Russian media reports state that Fortuna would start pipe-laying in Danish territorial waters from January 15, 2021, providing no specific date for the completion of works. There remain some 120km to be laid in Danish territorial waters, however, laying the pipelines in the middle of winter has always been the least preferable scenario for Gazprom given the difficult weather conditions that could slow down Fortuna’s assumed 1.5 km per day nominal speed. Therefore, it would be unreasonable to expect the completion of pipelaying works before April-May 2021. Generally speaking, Gazprom has two years left to conclude the construction of Nord Stream 2 before its transit agreement with Ukraine’s Naftogaz runs out and confronts the two companies (and two nations) once again in another round of a Russo-Ukrainian gas standoff. 

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An immutable aspect of Nord Stream-2 is the United States’ ever-tightening sanctions regime. Despite President Trump’s veto of the National Defense Authorization Act of which the Nord Stream-relevant sanctions formed part, the US Congress overrode his decision, thus activating a new round of targeted sanctions from December 29 onwards. From now on, any entity, be it Russian or European, that helps build Nord Stream 2, provides retrofitting and upgrading services to vessels participating in the project, or provides insurance and/or underwriting might be subject to sanctions. Though the new sanctions package provides for a 30-day wind-down period, most European companies providing a technical assessment of Nord Stream-2 will cease any sort of cooperation with the pipe-laying vessels and Gazprom as the coordinator of its construction.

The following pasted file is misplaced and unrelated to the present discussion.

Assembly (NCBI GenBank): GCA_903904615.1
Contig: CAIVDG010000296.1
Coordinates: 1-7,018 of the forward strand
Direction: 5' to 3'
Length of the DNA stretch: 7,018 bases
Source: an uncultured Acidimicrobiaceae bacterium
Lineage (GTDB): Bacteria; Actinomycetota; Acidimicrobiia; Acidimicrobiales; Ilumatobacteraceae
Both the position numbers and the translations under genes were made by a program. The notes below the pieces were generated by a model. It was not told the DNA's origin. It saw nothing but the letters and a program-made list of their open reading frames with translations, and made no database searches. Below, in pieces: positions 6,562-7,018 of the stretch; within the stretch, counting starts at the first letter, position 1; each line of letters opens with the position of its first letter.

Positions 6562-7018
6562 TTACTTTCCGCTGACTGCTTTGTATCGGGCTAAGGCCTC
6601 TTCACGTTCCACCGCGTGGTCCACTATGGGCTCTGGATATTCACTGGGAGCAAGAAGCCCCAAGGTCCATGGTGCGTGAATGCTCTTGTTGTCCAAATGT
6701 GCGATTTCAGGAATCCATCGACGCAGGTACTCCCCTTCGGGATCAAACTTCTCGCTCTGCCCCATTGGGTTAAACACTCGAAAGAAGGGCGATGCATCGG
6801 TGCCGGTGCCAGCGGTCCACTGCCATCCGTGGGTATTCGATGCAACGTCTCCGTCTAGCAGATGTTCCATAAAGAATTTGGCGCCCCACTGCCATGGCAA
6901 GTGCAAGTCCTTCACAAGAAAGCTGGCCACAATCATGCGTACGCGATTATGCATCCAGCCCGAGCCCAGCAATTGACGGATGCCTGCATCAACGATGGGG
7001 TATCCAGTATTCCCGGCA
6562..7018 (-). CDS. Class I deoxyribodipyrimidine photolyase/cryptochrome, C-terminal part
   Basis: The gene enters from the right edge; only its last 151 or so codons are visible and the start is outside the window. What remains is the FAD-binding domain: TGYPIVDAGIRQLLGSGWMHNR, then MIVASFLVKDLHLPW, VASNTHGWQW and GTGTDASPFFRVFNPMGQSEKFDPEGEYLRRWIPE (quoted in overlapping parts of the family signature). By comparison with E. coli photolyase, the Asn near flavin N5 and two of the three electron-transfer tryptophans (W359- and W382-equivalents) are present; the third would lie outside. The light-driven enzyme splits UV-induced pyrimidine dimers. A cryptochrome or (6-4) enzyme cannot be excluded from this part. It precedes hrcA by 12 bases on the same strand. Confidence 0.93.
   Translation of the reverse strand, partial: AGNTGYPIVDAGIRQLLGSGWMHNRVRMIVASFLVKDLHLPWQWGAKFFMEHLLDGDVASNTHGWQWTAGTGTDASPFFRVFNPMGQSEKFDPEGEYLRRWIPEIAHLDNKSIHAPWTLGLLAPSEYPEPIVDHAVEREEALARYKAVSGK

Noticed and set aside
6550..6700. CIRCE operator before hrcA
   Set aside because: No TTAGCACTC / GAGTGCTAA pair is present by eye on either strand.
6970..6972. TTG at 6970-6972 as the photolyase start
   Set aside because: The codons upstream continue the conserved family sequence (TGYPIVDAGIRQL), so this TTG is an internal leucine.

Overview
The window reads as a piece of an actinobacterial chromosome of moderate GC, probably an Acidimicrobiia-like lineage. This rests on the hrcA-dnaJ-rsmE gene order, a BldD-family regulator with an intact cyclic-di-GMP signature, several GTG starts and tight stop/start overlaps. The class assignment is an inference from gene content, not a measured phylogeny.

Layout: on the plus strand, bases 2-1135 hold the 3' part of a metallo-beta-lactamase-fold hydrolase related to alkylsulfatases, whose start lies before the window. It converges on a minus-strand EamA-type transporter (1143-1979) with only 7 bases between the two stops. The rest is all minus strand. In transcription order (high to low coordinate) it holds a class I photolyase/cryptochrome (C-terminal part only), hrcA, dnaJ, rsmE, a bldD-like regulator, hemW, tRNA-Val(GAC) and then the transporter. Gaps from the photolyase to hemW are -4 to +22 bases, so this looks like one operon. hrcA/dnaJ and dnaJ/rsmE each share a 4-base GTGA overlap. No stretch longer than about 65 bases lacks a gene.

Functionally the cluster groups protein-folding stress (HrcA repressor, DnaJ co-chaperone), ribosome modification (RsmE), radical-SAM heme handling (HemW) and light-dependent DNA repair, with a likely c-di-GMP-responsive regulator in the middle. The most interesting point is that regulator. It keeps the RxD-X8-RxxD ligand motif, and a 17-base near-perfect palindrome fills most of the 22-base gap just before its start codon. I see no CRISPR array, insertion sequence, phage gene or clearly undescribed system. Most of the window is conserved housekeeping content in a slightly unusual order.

The European Union has so far refrained from robust political steps vis-à-vis the US Administration against what it perceives to be meddling in its internal affairs, however, the cohesion of the European block seems to have solidified over the course of 2020 and will fortify even more with Britain’s departure. Lack of progress on the Ukrainian dossier and Alexei Navalny’s poisoning notwithstanding, virtually the entirety of Germany’s financial leaders continue to support the project, stating that canceling Nord Stream-2 would not only hurt European customers and consumers but would also damage the financial standing of the top oil and gas majors involved in the project. Against such a geopolitical landscape, the US should find an elegant way to avoid acknowledging the failure of its multi-step sanctions-tightening.

By Viktor Katona for Oilprice.com